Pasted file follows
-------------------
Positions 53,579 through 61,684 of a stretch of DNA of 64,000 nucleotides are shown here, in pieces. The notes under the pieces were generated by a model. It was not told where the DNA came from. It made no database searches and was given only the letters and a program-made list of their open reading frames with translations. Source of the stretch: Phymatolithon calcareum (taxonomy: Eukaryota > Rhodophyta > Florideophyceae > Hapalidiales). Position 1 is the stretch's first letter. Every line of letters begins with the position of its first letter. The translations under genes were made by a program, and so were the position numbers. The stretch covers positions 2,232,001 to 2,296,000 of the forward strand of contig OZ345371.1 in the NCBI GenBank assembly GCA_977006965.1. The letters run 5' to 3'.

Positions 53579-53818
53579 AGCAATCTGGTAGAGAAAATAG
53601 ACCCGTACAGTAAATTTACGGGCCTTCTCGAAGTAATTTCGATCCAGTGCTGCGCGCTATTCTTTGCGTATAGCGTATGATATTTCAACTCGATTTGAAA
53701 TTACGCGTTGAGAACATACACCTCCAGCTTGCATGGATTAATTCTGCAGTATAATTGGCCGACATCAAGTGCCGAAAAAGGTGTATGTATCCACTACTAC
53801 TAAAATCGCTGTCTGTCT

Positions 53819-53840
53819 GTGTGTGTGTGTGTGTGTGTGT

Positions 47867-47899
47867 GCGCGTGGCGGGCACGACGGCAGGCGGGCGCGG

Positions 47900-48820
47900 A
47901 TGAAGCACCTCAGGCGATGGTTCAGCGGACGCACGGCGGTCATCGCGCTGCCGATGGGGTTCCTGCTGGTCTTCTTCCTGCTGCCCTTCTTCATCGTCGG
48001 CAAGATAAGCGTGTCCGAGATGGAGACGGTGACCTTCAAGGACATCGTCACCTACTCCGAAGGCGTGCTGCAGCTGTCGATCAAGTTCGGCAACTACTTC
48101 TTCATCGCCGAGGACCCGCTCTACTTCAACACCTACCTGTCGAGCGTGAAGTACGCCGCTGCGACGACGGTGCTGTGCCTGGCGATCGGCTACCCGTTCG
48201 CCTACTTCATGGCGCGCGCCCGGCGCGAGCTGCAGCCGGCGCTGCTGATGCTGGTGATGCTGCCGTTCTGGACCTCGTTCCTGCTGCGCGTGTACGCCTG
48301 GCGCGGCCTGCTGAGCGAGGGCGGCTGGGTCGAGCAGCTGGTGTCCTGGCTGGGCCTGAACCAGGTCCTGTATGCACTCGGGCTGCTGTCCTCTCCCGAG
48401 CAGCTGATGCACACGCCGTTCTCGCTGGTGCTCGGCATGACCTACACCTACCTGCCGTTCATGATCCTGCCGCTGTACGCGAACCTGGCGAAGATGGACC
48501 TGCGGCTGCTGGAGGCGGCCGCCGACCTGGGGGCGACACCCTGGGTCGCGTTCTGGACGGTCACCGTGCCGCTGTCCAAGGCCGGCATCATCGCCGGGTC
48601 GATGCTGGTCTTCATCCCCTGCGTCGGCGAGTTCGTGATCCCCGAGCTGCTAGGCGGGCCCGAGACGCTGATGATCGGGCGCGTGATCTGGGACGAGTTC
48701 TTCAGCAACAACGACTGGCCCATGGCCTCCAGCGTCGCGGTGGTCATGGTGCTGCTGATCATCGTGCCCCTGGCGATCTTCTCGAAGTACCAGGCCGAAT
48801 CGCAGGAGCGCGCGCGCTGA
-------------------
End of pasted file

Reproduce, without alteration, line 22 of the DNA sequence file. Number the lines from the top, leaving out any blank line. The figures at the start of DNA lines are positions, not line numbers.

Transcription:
48801 CGCAGGAGCGCGCGCGCTGA